Have a great week! 






.

Monday, May 14, 2018

snake double take

With the temperatures climbing into the mid-90s every day, I'm trying to do my prowling around the property in the mornings.  I haven't seen the little fawn, but evidence of its existence is evident in the daytime pacings of its mother.



It's rare to see a solitary deer in daytime, unless there's a baby about!  Meanwhile, our goz are playing coy.  Most of their time is spent at the far end of the pond.


But sometimes they'll come by for a visit.



Six is now five, but we still have three older goz in our other group.


Meanwhile, we have a lot of other activity.  A turtle traversed our driveway on his way to the pond...


...and an anole watched me from a fence post.


Another snake slithered by as I walked the pond edge.


It looked like a copperhead at first, but I then verified that copperhead markings, while similar, have an hourglass shape. 


This was a non-venomous banded water snake.  Harmless!

Someone didn't make it...


Of course, the outdoor cats that we feed are usually around, getting into some sort of mischief!




Our indoor cats are somewhat less active.


Borga, however, watches everything with taut-nerved attention.


Have a great week!

Monday, May 7, 2018

empty nest syndrome

Every couple of days, I've been peeking into the house finch nest in our front porch fern.  Normally the babies just stare at me, and I replace the fern quickly.  But last week, I noticed a lot of activity.  Birds were standing and stretching in the nest...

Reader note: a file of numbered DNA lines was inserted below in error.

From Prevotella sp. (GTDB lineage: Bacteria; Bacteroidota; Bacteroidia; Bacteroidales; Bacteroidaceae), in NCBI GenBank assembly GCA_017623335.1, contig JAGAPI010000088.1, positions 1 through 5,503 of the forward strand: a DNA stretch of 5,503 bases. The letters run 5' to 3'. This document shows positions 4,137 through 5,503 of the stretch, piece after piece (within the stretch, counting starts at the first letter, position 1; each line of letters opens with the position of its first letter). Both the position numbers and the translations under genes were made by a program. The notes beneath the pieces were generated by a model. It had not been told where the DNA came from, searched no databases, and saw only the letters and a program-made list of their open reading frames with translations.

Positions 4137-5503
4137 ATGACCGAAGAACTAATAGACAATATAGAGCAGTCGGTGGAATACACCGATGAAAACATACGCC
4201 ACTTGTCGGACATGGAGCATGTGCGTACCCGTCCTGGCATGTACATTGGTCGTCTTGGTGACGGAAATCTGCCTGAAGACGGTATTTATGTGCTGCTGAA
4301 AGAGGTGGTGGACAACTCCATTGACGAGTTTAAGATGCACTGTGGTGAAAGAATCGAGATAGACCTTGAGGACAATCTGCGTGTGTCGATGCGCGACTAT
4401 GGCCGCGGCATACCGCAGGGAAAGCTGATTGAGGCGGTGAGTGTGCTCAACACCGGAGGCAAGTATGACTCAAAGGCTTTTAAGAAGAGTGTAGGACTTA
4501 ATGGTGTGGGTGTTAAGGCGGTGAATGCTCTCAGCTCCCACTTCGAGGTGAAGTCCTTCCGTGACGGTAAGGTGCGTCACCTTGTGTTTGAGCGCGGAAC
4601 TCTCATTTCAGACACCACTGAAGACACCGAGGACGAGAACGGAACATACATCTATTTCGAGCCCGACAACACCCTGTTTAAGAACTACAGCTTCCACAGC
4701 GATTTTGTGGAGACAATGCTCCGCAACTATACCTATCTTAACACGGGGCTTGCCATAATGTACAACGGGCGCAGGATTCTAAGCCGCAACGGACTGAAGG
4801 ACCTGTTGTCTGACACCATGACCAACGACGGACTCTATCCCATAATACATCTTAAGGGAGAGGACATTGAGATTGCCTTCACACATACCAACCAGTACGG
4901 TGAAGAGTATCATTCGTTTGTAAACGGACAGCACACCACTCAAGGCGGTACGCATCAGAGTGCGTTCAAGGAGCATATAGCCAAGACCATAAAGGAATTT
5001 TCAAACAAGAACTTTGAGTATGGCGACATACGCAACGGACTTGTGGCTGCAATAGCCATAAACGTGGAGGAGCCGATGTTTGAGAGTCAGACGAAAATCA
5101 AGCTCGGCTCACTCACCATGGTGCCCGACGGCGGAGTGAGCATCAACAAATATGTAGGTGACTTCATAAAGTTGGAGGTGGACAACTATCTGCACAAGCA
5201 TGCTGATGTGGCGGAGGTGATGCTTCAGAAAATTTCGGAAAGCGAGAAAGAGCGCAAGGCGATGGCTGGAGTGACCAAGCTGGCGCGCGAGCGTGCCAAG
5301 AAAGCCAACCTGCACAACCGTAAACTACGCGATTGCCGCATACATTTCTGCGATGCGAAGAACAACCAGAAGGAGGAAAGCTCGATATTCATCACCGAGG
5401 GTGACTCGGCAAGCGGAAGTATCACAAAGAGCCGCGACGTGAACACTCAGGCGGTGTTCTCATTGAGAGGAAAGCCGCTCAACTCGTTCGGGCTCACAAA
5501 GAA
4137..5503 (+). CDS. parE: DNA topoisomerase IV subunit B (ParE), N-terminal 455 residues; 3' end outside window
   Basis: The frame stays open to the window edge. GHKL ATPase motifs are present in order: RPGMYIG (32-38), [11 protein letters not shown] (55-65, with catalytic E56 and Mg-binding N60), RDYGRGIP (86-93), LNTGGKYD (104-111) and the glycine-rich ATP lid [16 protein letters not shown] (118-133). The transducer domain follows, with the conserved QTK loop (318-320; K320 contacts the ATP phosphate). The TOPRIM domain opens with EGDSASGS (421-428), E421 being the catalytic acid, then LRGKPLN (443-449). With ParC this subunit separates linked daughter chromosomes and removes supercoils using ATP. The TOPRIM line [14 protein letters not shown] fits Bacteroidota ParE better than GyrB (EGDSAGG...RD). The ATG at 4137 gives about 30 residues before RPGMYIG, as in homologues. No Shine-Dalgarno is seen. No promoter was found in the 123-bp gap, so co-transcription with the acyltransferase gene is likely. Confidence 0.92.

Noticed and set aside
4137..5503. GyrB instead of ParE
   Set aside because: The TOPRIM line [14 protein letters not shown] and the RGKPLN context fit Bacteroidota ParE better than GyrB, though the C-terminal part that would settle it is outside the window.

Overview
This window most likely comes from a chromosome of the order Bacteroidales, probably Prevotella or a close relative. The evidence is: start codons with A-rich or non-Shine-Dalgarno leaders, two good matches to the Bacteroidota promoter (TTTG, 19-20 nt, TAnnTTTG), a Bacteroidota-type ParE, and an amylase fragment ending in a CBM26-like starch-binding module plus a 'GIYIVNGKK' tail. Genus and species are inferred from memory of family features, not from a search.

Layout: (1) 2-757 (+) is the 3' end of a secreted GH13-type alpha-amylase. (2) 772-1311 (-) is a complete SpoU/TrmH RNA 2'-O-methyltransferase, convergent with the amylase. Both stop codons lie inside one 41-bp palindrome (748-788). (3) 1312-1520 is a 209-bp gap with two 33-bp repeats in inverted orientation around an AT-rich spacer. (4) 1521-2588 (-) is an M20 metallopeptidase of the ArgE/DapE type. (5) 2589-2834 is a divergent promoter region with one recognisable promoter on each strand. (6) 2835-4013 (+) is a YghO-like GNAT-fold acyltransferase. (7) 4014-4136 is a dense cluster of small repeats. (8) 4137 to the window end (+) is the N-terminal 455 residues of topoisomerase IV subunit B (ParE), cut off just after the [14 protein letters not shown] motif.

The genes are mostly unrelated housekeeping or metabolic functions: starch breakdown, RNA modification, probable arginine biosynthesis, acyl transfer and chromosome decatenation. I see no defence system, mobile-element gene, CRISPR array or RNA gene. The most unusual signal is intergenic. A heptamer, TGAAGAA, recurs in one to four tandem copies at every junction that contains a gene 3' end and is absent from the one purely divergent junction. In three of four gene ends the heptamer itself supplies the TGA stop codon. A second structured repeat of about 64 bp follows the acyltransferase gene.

...and the parents were hovering nearby, making a lot of noise.


I decided to investigate.  When I peeked inside the nest, there was a moment of startled silence before the babies exploded out in different directions.  I checked the ground around the fern, but they were all truly airborne.  I was afraid that I'd frightened them into prematurely leaving the nest, but after a little reading discovered that once they can fly, they're fine.  I'm just left with their feces-studded nest.


Yuck!  This fern went straight into the trash.  But speaking of empty nests...


That's right!  The nest I've been watching has been vacated.  Now we have an additional six goz!


They were so tiny and continually stumbled as they tried to walk.  Even though the weather was warm, they rushed to squeeze under mama's wing.




They tend to stay on the other end of the pond, where the bank has a gradual slope and they've got lots of grass.  Our end has a more angled bank, and lots of ivy and wild ajuga.  Hopefully I'll see them once they get a little older.  Of course, our original three goz are still around!